Tipping J But that’s just a warm fuzzy point. The real point is the correct interpretation of commercial documents isn’t it, who

bears the loss is the consequence of what may be the proper interpretation.

Curry Yes it is, Sir, yes it is. I’m simply making point.

Tipping J Well you can take it, at least I am and I’m sure my brother are very well aware of the ramifications of all this, all we need to be persuaded on or not is whether there’s a general point here. A point of such general importance that it requires attention from this Court.

Curry Well

Tipping J And you’ve got your head point is, it starkly because of the difference in the Court of Appeal, puts up the correct approach to the construing of documents of this kind.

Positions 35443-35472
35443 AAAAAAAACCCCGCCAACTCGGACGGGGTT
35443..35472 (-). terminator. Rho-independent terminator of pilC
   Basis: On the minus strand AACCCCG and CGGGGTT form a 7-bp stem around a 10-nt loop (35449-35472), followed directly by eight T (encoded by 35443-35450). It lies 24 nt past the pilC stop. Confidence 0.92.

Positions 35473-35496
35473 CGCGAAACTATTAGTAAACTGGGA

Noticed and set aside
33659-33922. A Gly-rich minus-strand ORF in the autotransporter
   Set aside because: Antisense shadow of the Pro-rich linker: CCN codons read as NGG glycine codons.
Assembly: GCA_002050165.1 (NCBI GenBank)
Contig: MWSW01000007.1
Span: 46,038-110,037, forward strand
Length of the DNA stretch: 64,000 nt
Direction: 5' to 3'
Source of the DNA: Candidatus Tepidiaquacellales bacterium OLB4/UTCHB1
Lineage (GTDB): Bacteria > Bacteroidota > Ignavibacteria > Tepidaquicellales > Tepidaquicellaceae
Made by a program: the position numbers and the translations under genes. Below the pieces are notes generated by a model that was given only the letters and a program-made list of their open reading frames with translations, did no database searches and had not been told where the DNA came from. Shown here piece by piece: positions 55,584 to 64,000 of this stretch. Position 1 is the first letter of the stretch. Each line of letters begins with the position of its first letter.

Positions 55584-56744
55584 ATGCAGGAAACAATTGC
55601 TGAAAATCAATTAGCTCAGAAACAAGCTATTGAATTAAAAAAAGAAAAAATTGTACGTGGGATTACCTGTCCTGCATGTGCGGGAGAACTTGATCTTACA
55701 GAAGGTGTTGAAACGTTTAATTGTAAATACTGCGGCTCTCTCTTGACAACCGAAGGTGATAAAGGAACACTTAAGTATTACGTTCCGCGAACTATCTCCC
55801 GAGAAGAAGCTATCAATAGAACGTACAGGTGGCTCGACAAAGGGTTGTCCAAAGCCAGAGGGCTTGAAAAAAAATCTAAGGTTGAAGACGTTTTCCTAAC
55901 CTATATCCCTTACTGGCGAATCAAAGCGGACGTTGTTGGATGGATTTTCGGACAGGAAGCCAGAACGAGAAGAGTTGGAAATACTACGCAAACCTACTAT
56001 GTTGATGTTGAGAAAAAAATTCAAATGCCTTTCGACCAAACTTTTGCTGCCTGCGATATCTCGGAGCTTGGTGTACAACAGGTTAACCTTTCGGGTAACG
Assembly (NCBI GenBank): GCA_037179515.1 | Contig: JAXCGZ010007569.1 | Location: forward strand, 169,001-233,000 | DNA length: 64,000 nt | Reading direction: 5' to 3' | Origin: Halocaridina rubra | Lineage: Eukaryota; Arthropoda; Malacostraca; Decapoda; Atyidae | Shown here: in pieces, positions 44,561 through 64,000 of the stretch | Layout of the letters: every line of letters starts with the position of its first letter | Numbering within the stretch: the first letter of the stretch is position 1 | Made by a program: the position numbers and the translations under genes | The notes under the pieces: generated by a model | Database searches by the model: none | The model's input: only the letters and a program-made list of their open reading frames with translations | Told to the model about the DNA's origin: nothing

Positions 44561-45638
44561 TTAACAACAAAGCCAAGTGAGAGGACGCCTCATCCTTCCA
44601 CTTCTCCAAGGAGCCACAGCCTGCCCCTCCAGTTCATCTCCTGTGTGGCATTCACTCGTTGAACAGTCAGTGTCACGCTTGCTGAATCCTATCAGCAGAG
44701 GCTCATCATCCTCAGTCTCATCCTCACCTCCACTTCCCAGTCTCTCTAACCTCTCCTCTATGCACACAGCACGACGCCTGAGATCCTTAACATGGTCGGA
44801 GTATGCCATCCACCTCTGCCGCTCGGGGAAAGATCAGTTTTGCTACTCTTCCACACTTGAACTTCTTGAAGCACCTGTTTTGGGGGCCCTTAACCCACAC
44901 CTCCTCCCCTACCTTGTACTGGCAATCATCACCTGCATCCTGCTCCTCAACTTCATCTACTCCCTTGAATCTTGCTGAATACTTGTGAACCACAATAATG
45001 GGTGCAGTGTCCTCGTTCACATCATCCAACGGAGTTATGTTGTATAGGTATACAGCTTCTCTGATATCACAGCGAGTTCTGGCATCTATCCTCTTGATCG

Curry Yes Sir and, and the other point is the, the documents themselves and their use in practice and the, the third point is the effect on, on parties and I submit in these critical points that parties such as, not just the direct parties concerned but generally, sub lessors, sub lessees, assignees, assignors, liquidators given, given the nature of these long term arrangements it’s obvious there will be changes that occur over a period of time and there will be a potentially broad effect on those other parties. And so the interpretative approach in my submission is the critical one. That is, as to whether the law continues to seek out the objective intent of the parties to a contract or whether is to be introduced something by way of a purposive approach which was adopted by the majority. And so in, in points four and give I’ve sought to draw out the effect on the broader future parties who may be interested.